VOL. 129 | NO. 187 | Thursday, September 25, 2014
Weirich Sworn In for Eight-Year Term
By Bill Dries
Amy Weirich took the oath of office Tuesday, Sept. 23, for a full eight-year term of office, saying the prosecutor’s office has a role in crime prevention as well as prosecuting those accused of crimes.
Tennessee Gov. Bill Haslam administered the oath of office to Weirich seven weeks after she decisively beat Democratic challenger and former Criminal Court Judge Joe Brown in the August county general elections at the end of a hard-fought campaign in which Brown got personal.
Haslam noted it was her second bid for elected office in three years after more than 20 years as an appointed career prosecutor until Haslam appointed her to replace District Attorney General Bill Gibbons in 2011. She was Haslam’s first appointee as governor, and within minutes of the announcement said she intended to run for the rest of Gibbons’ term of office. She ran for the first time in a 2012 special election and won.
Weirich said the introduction to the life of an elected leader has been an education in which she has spent a lot of time outside the Criminal Justice Center, where the state criminal courts and her office are located, and away from her family.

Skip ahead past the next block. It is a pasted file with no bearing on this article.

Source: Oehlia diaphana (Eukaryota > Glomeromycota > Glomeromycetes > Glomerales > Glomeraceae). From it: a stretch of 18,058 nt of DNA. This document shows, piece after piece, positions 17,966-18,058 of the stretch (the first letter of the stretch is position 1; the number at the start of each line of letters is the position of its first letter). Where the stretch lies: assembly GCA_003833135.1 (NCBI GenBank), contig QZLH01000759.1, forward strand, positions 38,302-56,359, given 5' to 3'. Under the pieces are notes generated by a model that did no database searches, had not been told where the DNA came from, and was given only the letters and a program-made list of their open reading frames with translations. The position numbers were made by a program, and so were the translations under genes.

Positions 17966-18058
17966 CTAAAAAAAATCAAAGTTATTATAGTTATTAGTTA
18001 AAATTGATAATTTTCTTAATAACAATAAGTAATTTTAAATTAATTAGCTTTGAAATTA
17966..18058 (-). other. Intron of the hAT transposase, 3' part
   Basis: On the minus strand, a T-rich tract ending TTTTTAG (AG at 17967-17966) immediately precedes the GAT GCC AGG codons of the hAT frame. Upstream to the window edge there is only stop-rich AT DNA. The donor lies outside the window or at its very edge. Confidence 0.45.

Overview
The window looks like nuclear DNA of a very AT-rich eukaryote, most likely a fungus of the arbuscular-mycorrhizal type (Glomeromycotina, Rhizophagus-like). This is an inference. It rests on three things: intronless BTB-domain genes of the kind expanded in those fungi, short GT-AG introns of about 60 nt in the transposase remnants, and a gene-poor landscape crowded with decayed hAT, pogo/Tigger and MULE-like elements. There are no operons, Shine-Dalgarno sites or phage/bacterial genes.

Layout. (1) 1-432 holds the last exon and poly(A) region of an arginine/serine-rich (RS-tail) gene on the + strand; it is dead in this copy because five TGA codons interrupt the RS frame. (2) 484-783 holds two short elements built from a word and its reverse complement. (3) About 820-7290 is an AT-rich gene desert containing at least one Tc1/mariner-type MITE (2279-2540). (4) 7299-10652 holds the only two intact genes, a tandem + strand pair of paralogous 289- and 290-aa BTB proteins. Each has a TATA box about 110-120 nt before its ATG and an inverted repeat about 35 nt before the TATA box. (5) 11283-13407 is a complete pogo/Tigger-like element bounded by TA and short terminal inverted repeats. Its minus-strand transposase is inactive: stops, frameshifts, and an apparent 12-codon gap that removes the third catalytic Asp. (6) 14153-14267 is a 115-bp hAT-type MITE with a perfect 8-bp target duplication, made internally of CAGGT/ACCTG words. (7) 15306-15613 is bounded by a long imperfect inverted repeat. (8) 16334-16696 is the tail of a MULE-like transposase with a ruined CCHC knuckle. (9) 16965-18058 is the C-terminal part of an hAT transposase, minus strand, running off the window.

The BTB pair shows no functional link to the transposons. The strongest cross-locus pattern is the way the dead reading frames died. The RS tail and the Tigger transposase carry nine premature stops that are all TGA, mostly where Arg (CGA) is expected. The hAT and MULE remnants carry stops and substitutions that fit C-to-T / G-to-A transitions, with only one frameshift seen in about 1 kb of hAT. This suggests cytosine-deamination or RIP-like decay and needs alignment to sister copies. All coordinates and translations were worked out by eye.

“In that time, I have learned many things about myself, about my wonderful family,” she said. “I have learned that politics can bring out the best in most and the worst in some.
“They have certainly seen their lion’s share of the good side of people and sometimes the not-so-good side of people,” Weirich continued, speaking of her family. “Fortunately the good voters of Shelby County came together and the right thing happened, not just in my race but throughout the community.”
Weirich pledged that her office will seek accountability for crime victims, including “scared witnesses and grieving mothers.”
“Think of those victims,” she urged her office staff and others gathered in the Criminal Justice Center auditorium.
She also pointed to efforts like the veterans court and re-entry programs for felons released from prison, “doing everything we can to make sure that those who want an extra hand, who want to take advantage of a re-entry program … that we give them that foundation.”
After Weirich took the oath of office from Haslam, Criminal Court Judge James Lammey administered the oaths of office for assistant district attorneys and criminal investigators in the district attorney general’s office.